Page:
You watch your logs. If the traffic is surfing your site, in a logical manner, it is human. It is not rocket science. However, it requires more work to find a good trading partner and cultivate that relationship into a profitable marketing technique, than most people want to invest.

Lack of effort = failure.

They want it quick, and easy. That is a short term solution, that might be good for somebody who is 80 years old and has no heirs. It is not pratical for the rest of us.

You will be careful of my posts...

When I say things are easy, they are easy to me, compared to digging ditches in 110 degree or -50 degree weather. Anything that can be done with a brain is 'easy' to me. But, keyword in that sentence is BRAIN. You have to use it. That is all the warning anyone will get from me.


 5:49 pm on Jul 29, 2005 (gmt 0)

"Laundering" is the word for it. You can't turn low-quality, random, involuntary clicks into legitimate traffic by having them click on link A or link B or link C. That sounds more like an attempt to hide the source of the traffic from Google. IMO this is still a scam through and through.


 5:57 pm on Jul 29, 2005 (gmt 0)

P.S. Looking at the site in your profile, it looks a lot more complicated than A, B or C. Nonetheless I can't believe that popunder and spyware traffic can be rehabilited into legitimate B2B traffic.


 7:58 pm on Jul 29, 2005 (gmt 0)

"Laundering" is the word for it. You can't turn low-quality, random, involuntary clicks into legitimate traffic"

I didn't say anything at ALL about 'involuntary clicks', nor did the OP. We are talking about BULK traffic, which is NOT exclusive to mechanical hits.
Far from it.

Maybe you can't convert bulk traffic, but I can, have, and do, as do many others. This is nothing more than Chicken Little Syndrome. Before you scream the sky is falling, you should research your facts. To be ignorant is not a crime. To accuse somebody else of an ethical crime, ("this is still a scam through and through.") because you don't understand it, is a civil offense. It is called Liable, when it is in print.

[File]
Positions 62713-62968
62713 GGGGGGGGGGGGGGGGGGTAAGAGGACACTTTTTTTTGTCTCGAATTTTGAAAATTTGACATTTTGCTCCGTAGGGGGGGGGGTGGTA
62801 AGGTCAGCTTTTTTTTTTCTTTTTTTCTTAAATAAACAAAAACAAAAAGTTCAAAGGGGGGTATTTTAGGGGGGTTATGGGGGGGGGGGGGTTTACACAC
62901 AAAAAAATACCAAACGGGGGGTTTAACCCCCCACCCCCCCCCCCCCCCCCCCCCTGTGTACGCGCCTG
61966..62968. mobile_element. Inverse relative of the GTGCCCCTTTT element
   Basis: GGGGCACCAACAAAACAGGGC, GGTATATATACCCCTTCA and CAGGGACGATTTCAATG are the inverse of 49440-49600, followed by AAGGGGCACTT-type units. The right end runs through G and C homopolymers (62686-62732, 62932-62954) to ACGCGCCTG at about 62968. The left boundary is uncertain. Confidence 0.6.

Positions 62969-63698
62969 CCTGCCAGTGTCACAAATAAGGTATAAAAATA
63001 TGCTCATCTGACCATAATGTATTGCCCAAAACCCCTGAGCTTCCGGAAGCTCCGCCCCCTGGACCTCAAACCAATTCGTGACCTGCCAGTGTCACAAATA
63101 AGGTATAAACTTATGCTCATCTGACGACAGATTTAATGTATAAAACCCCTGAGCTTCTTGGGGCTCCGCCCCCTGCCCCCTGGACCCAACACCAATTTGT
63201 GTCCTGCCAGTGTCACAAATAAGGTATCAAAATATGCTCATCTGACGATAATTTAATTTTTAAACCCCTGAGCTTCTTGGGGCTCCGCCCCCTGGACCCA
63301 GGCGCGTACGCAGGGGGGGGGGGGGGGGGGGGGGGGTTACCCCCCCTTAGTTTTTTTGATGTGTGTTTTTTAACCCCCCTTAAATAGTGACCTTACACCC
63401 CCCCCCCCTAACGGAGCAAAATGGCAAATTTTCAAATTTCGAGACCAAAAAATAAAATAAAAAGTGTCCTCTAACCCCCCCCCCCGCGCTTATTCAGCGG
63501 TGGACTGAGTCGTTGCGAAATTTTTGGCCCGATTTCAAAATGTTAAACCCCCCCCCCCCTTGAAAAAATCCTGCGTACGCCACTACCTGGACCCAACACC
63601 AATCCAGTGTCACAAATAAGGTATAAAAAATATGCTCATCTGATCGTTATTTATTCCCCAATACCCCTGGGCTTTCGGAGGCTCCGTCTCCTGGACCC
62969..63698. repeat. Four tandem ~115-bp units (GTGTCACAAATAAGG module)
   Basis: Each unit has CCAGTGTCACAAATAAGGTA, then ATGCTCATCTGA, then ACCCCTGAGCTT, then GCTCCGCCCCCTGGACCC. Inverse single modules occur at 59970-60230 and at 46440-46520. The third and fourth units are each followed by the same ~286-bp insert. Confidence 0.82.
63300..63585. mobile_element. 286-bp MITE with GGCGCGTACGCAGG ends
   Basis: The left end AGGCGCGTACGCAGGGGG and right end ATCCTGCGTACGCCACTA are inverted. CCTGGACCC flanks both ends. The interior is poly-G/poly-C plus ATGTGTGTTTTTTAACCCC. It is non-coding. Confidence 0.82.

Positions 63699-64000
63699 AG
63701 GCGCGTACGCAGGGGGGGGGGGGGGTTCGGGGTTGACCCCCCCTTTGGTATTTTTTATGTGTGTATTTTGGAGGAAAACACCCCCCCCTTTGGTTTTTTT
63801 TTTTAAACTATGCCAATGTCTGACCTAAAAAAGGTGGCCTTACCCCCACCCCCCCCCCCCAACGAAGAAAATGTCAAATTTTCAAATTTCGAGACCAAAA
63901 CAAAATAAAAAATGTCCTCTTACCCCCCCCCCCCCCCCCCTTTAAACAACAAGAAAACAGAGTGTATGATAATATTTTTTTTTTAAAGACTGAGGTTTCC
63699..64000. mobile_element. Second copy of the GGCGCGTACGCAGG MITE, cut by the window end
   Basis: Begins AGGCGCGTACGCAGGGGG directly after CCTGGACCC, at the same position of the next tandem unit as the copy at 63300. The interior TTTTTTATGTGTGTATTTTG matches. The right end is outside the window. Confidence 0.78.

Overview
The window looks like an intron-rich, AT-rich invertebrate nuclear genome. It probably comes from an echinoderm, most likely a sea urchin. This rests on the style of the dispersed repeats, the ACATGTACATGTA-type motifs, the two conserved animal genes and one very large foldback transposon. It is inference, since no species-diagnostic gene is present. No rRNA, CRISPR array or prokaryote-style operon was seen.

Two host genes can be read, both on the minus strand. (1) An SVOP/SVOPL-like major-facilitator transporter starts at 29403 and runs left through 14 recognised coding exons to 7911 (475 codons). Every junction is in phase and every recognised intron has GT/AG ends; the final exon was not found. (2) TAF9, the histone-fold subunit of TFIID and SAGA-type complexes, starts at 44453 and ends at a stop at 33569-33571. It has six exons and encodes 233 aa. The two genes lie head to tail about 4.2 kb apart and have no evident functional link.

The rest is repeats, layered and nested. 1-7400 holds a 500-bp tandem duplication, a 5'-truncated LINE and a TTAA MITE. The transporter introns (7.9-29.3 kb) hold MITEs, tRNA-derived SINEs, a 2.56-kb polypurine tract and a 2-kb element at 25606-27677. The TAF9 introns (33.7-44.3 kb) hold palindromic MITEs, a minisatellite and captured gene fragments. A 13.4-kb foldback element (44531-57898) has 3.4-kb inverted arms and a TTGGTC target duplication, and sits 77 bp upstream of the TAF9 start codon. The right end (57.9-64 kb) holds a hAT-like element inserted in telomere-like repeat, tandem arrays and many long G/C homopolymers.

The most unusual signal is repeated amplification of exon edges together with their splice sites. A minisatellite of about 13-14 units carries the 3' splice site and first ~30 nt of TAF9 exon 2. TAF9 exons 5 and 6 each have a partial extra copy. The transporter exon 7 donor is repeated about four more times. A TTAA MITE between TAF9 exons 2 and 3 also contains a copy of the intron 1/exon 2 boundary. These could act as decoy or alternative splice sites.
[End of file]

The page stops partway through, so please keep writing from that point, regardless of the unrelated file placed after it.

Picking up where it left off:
If you have a product of general interest, to a specific, yet wide, target market, you can convert ANY traffic into interested buyers. This is OLD marketing.

Fictional Example:

I come into the store to get out of the 110 degree air, and suck up the air conditioning in a store. I am in the market for nothing, and can't afford to spend a dime. I strole past the hardware department, and see an end cap promo, that says CLEARANCE. I venture towards it, out of curiosity (click to my site) and find circular saws, name brand, in sealed factory boxes for $2.00 (ads on my site). I have never used one, will never use one, don't know anybody who will use them, but this seems like a really super deal, so I check out the box anyway and think about how much I might make on this (click ad on my site)Now convinced that it is worth doing, I open one box to make sure there is actually a real circular saw in the box, and it doesn't say REMAN in the docs. (click Adsense Ad), I load up the van (buy on Adsense publishers site).

Was I interested in hardware? No. Do I know anything about hardware? No. What I do know, is whatever the MSRP is, it is MUCH higher than $2.00. That is all I need to know. At that point, I know I can list those on an auction site, with instant buy and pay, and have my money back, and much more, within a couple days.